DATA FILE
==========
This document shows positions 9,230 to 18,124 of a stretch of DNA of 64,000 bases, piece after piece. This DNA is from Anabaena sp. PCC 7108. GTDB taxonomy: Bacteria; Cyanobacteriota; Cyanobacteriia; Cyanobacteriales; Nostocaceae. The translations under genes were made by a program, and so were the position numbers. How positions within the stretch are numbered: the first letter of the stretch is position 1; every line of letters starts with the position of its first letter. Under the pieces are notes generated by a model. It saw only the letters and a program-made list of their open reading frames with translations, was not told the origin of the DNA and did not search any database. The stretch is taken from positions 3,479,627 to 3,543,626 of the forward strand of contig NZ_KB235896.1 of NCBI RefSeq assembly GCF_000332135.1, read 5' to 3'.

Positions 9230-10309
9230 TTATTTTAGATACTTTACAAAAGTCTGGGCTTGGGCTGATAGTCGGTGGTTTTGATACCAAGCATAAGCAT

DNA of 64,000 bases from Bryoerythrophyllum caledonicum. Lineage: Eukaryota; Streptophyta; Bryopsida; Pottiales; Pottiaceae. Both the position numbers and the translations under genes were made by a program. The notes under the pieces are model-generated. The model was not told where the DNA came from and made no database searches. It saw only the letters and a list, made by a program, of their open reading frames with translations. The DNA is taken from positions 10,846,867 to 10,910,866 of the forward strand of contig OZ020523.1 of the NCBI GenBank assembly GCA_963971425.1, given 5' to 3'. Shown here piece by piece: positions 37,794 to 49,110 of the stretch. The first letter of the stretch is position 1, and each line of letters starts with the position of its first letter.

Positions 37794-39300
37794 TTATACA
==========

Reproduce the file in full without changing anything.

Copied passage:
This document shows positions 9,230 to 18,124 of a stretch of DNA of 64,000 bases, piece after piece. This DNA is from Anabaena sp. PCC 7108. GTDB taxonomy: Bacteria; Cyanobacteriota; Cyanobacteriia; Cyanobacteriales; Nostocaceae. The translations under genes were made by a program, and so were the position numbers. How positions within the stretch are numbered: the first letter of the stretch is position 1; every line of letters starts with the position of its first letter. Under the pieces are notes generated by a model. It saw only the letters and a program-made list of their open reading frames with translations, was not told the origin of the DNA and did not search any database. The stretch is taken from positions 3,479,627 to 3,543,626 of the forward strand of contig NZ_KB235896.1 of NCBI RefSeq assembly GCF_000332135.1, read 5' to 3'.

Positions 9230-10309
9230 TTATTTTAGATACTTTACAAAAGTCTGGGCTTGGGCTGATAGTCGGTGGTTTTGATACCAAGCATAAGCAT

DNA of 64,000 bases from Bryoerythrophyllum caledonicum. Lineage: Eukaryota; Streptophyta; Bryopsida; Pottiales; Pottiaceae. Both the position numbers and the translations under genes were made by a program. The notes under the pieces are model-generated. The model was not told where the DNA came from and made no database searches. It saw only the letters and a list, made by a program, of their open reading frames with translations. The DNA is taken from positions 10,846,867 to 10,910,866 of the forward strand of contig OZ020523.1 of the NCBI GenBank assembly GCA_963971425.1, given 5' to 3'. Shown here piece by piece: positions 37,794 to 49,110 of the stretch. The first letter of the stretch is position 1, and each line of letters starts with the position of its first letter.

Positions 37794-39300
37794 TTATACA